A Croatian court convicted the head of Hungary’s biggest energy group on bribery charges relating to the acquisition of the Balkan nation’s oil company, complicating what’s been one of eastern Europe’s most intractable cross-border corporate conflicts of the past decade.
A court in Zagreb on Monday sentenced Zsolt Hernadi, the chairman and chief executive of Hungarian oil and gas company Mol Nyrt to two years in prison for the offense related to the obtaining of management rights of Ina Industrija Nafte DD in 2009, according to N1 TV in Croatia.
Mol reiterated its denial of wrongdoing, saying it will defend itself and continues to stand by Hernadi.
The judge also handed a 6-year sentence to Croatia’s prime minister at the time, Ivo Sanader. The ruling can be appealed.
The legal dispute has been at the center of a tug-of-war between Mol — which owns 49% of Ina but has had management rights over the Croatian refiner for the past decade — and the Croatian state, which owns 45% of the Zagreb-based company.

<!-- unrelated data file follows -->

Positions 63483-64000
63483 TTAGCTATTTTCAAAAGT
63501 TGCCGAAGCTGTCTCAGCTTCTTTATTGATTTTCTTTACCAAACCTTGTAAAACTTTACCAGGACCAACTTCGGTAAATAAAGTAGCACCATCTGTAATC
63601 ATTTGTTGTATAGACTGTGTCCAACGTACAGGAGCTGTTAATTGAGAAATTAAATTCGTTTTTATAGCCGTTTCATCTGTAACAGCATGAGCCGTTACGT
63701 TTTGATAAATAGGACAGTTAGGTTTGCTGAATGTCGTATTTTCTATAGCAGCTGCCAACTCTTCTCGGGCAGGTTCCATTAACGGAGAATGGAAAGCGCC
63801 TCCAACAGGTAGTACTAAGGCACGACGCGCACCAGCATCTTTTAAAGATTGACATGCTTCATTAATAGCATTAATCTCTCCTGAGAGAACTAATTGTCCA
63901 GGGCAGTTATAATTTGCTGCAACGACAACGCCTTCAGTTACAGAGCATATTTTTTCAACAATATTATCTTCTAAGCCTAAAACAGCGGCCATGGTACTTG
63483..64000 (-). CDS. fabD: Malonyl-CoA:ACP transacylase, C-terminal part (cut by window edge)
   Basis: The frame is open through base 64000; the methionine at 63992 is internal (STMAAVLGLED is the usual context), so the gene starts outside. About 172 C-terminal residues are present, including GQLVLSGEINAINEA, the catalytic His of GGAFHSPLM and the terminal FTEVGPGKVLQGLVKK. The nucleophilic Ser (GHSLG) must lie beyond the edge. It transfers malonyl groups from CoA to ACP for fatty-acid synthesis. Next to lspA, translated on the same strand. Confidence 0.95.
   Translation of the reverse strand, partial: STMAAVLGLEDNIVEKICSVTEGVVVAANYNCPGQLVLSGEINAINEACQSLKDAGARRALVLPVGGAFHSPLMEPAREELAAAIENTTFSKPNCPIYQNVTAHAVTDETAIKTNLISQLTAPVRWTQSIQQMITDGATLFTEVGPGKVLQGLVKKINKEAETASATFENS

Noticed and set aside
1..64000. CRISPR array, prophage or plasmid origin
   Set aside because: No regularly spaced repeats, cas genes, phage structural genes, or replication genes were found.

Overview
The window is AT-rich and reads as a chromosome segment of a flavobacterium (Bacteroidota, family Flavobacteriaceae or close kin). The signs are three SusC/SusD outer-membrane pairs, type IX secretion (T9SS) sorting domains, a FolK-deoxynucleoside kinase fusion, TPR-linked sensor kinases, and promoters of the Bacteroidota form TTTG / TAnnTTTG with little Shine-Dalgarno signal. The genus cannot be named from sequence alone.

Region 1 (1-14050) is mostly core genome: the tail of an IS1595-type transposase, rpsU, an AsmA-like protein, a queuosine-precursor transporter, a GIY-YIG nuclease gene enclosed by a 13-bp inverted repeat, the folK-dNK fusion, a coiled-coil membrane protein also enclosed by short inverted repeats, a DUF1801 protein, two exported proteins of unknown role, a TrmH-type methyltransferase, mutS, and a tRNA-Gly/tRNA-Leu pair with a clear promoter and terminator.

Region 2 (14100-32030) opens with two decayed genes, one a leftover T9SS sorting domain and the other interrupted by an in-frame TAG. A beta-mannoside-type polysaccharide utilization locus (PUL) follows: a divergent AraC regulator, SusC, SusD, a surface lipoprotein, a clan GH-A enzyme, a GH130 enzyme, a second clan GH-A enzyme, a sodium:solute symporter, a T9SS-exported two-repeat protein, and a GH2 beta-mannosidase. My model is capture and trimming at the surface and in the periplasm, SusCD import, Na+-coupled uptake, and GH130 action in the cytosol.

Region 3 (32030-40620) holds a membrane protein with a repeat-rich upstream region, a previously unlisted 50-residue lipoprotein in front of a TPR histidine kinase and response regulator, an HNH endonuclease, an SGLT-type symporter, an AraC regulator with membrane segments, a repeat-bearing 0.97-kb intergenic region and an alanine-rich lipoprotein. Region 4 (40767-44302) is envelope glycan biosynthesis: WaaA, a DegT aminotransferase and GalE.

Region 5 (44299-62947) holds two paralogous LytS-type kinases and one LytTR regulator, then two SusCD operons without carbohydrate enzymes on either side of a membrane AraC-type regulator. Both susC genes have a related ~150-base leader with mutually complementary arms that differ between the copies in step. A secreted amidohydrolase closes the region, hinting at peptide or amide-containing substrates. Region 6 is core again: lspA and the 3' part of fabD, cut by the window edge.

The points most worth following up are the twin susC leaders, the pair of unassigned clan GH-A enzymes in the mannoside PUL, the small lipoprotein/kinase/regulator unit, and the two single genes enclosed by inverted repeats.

Hungarian Prime Minister Viktor Orban, whose government owns a 25% stake in Mol, has gone as far as to advise Croatia to buy out Mol to resolve the conflict that’s become an obstacle to closer relations between the two European Union neighbors.
The charge related to an alleged bribe, which according to Croatian prosecutors was paid by Mol’s chief to Sanader to influence the Mol-Ina shareholding agreement of 2009.
Sanader has also consistently denied wrongdoing. Hungary has also rejected extraditing Hernadi to face trial, despite a European arrest warrant based on Croatia’s request and which has limited Hernadi’s ability to travel abroad. Hernadi has stayed on at Mol’s helm throughout.
Croatia has hired advisers in the meantime for the purchase of Mol’s stake in Ina and Mol has also said it was open to selling. Both Croatia and Mol have also reached out to international arbitration panels.
Away from the court battles, though, there have been signs of a thaw. Mol this month announced a $600 million investment in Ina’s refinery in Rijeka as well as plans to re-purpose another one at Sisak. Mol cited that investment on Monday to show its commitment to Ina.
“The Chairman and CEO continues to have the full support and confidence of the Mol Group boards,” Mol said in a statement. “Mol’s strategy towards INA remains unaffected.”